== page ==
Kāpiti Community Foodbank has a new home.

The foodbank is relocating from a building next to an expressway off-ramp in Kāpiti Rd, to a space in the Kāpiti Community Centre, 15A Ngahina St, Paraparaumu.

It has a secured a two-year lease with the Kāpiti Coast District Council.

Foodbank co-ordinator Kerry Lovell said the foodbank had worked very closely with the council and its welfare team during lockdown.

Advertisement

"They became very acutely aware that a big part of our needs was finding new premises."

Discussions led to the foodbank using part of the community centre.

"We feel that we can make it work."

The new base is a far cry from the old building it was using on a month by month lease basis from the NZ Transport Agency.

It is safer, visually appealing, has warmth, and there's no issues with rodents or vandalism.

There is a large main room as well as an office space, four storage rooms, kitchen and toilet facilities.

Public access to the foodbank is via a southern entrance only.

Entry to the Kapiti Community Foodbank is on the southern sid of the Kapiti Community Centre. Photo / David Haxton
Entry to the Kapiti Community Foodbank is on the southern sid of the Kapiti Community Centre. Photo / David Haxton

One of the first things the foodbank had to do was organise shelving for the larger space.

Advertisement

The shelving has been purpose built using secondhand materials by Adjustable Shelving, Lower Hutt.

"They gave us a huge discount and have been very helpful."

The shelving is relocatable in case the foodbank has to move in the future depending on council's long-term plans.

"The foodbank will always need shelving.

Sturdy shelving for food storage. Photo / David Haxton
Sturdy shelving for food storage. Photo / David Haxton

"I think it's easy to underestimate how big the foodbank has got and how many people we are now helping out.

"We've got 10 families a day coming in and it's surprising how much food that comprises.

Advertisement

"We can clear out the shelves very quickly in two to three days."

Lovell, who now has her own office which will enable privacy to discuss client needs, said the foodbank had been busy and the type of people using it had changed.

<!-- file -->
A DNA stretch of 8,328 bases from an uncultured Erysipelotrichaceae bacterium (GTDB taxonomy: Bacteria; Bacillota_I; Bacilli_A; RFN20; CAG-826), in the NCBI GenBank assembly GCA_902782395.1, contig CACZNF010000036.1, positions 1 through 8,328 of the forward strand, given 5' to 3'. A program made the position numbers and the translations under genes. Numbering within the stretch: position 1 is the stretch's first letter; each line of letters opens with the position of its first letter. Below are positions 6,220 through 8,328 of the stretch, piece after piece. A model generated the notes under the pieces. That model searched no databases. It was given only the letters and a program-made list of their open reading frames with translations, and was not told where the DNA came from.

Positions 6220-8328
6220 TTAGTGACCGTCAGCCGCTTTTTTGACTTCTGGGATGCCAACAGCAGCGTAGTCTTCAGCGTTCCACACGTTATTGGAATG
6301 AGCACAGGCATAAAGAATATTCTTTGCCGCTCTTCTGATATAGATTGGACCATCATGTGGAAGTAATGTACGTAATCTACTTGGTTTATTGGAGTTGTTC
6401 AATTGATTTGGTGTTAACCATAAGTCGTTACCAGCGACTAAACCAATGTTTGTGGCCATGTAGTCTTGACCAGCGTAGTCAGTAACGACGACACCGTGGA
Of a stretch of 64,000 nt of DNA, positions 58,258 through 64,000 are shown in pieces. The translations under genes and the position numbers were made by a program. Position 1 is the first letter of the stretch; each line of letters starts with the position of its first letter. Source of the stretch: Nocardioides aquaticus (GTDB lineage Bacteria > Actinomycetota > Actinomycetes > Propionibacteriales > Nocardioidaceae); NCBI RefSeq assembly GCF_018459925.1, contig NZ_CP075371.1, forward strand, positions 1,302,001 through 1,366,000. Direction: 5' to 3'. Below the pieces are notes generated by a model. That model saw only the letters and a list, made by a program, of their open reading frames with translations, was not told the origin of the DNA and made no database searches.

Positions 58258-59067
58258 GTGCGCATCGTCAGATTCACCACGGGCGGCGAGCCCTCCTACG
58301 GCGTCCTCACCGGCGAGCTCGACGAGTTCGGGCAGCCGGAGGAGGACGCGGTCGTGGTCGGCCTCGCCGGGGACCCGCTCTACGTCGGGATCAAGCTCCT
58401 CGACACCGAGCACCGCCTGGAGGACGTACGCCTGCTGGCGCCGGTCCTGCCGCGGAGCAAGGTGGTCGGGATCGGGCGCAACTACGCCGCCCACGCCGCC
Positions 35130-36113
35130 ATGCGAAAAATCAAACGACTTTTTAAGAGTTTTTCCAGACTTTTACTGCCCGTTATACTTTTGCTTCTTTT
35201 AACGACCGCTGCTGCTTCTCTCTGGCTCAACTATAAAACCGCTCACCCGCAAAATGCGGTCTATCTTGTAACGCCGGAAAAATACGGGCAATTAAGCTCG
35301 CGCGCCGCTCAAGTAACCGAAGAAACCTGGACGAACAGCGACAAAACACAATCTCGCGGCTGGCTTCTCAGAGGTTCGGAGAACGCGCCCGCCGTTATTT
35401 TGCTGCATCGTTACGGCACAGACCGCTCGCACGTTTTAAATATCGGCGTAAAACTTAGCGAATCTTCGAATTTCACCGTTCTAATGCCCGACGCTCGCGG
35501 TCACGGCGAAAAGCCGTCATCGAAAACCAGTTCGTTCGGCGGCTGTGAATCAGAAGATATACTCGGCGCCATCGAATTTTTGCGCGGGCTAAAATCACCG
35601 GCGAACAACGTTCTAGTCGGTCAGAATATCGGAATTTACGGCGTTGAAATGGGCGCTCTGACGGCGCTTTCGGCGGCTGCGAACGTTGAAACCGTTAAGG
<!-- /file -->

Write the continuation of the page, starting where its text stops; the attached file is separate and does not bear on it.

"A lot of families are struggling with winter bills, normal bills, some people have lost subsidies, and we've seen business people come in because they've lost jobs."

Feedback from the foodbank's volunteer staff was one of excitement for two key reasons — it is safer and warmer.

"The old place, which we were very appreciative of, was very cold and windy with continual rodent problems, a target for graffiti, and quite often doors were knocked in when we arrived in the morning."

The new premises, which has a heat pump, has been configured so the operation can be more efficient.

Advertisement

"We can just concentrate on food coming and food going out."

The food bank's move was part of a process to transition the community centre's services to better support the community in the wake of Covid-19.

"Te Newhanga Kāpiti Community Centre is a valued community asset and we've been working to explore the potential for it to be used in different ways to support the changing needs of Kāpiti," council's people and partnerships group manager Janice McDougall said.

"Covid-19 is different from any event we have experienced before and the full impacts have yet to be felt. We know that new pressures on households will increase hardship on the Kāpiti Coast, and our local community and social services are bracing for impact.

"To best support our community, it's vital that these services are connected and collaborating.

"This is why we will be transitioning the centre to a community services hub that will bring our not-for-profit community sector together and establish and strengthen programmes that focus on food security and community resilience.

Advertisement

"Expect to see new programmes and outreach style services, and increased access to key community organisations and their services."

The food bank's move follows remedial works at the centre to temporarily address weathertightness issues which were identified following an investigation by Miyamoto New Zealand in 2019.

Council has worked closely with Miyamoto and upon further review of the initial report, have clarified that a number of remedial and maintenance works will ensure the centre can continue to remain open safely, with a management control plan in place.

The remedial work includes roof repairs, fixing leaks, improving ventilation, and sealing door frames.

The centre's room hire function, which will restart in August, will still be available to community organisations and groups.

The food bank is open from Monday to Friday 10am to 12 noon.

Advertisement